What I wanted to clarify is that when I talked about one of the parents stepping back to make sure the other can excel in their job, both Dr. Isis and Dr. Rubidium said that that was a very privileged situation being able to take a step back. I agree that parents that have to work double shifts at McDonalds in order to be able to support their families probably have a way harder time than us academics do. But while there are usually people that have a harder time than others in whichever aspect of their life, for me this is still an issue in my life and therefore worth discussing. I see people around me where one of the parents decide to take a step back, taking a job where you are not expected to travel to meetings, you are not expected to work late nights to make deadlines and you don’t need to be in the lab on the weekend because your experiments require that. By doing this, they give up the dream of becoming a tenure track scientist. Even though I think doing this will increase the chances for my husband (and the other way around) neither of us is ready to do this.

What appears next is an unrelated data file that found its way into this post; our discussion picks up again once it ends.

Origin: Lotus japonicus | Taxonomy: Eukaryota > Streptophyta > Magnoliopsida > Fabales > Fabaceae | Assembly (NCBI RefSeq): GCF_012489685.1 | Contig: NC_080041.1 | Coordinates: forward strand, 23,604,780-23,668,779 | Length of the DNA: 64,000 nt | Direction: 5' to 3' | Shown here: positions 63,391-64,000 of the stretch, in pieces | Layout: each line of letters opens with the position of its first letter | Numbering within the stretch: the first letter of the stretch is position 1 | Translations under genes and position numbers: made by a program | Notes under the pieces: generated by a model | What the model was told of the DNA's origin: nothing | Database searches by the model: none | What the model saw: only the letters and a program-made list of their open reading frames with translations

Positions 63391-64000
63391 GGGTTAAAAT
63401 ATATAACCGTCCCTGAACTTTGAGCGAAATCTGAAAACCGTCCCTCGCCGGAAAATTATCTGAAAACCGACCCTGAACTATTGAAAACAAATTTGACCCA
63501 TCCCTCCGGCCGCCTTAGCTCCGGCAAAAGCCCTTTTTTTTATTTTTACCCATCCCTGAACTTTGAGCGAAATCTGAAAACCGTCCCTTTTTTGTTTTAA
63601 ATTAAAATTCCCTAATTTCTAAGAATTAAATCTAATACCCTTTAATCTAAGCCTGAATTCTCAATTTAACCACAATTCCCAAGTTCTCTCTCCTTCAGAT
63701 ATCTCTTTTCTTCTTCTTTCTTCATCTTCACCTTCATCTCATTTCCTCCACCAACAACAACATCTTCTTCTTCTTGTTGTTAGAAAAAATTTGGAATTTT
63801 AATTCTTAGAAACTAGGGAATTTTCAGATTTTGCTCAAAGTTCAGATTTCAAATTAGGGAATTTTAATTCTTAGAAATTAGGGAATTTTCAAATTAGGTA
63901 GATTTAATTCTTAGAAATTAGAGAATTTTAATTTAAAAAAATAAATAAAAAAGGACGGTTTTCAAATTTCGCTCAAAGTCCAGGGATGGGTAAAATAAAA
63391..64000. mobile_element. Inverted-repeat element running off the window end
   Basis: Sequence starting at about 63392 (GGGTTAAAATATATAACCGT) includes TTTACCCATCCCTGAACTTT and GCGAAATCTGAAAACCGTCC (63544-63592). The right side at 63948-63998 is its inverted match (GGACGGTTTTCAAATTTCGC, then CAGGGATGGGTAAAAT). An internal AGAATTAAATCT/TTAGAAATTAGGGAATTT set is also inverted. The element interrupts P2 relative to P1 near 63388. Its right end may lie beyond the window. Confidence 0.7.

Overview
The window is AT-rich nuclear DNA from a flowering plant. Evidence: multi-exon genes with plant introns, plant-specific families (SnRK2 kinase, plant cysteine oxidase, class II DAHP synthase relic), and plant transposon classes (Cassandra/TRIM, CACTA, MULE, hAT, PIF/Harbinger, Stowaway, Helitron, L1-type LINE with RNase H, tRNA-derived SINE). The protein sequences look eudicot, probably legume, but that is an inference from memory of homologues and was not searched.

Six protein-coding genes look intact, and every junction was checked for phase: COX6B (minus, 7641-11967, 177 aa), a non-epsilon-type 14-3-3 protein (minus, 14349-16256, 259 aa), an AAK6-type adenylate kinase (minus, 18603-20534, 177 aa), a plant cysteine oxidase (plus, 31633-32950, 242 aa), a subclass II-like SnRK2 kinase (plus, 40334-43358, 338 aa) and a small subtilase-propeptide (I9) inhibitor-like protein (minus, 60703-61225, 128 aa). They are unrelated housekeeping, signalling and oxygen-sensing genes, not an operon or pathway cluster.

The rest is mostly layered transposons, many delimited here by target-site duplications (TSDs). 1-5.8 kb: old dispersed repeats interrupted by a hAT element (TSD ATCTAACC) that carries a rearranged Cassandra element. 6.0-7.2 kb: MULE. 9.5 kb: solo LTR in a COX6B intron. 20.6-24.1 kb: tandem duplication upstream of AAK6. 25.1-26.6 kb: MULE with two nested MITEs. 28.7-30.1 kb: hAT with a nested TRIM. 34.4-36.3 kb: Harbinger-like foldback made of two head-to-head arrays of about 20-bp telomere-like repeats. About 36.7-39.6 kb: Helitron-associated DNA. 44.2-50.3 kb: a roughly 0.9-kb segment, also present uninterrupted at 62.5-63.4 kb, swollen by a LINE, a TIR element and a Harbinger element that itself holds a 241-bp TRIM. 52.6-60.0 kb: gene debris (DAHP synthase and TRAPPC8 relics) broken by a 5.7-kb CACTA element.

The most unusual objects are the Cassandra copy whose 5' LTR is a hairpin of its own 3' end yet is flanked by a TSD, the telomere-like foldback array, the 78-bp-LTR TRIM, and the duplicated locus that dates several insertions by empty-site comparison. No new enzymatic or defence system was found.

Also, while we were discussing all this, on twitter some people were wondering if, after hearing all this, they were ever going to want to have babies. I have this to say about that (and I may have said this before on my blog or anywhere else): For me, having a baby was an entirely different desire than wanting to be a kick-ass scientist (preferable in academia). I know I would be very sad if I would be forced to leave science because I cannot work hard enough/publish enough papers/get enough grants, but I would have been heartbroken if I didn’t have kids. So for me it’s not kids or career, it’s kids and then see how far I can get in my career.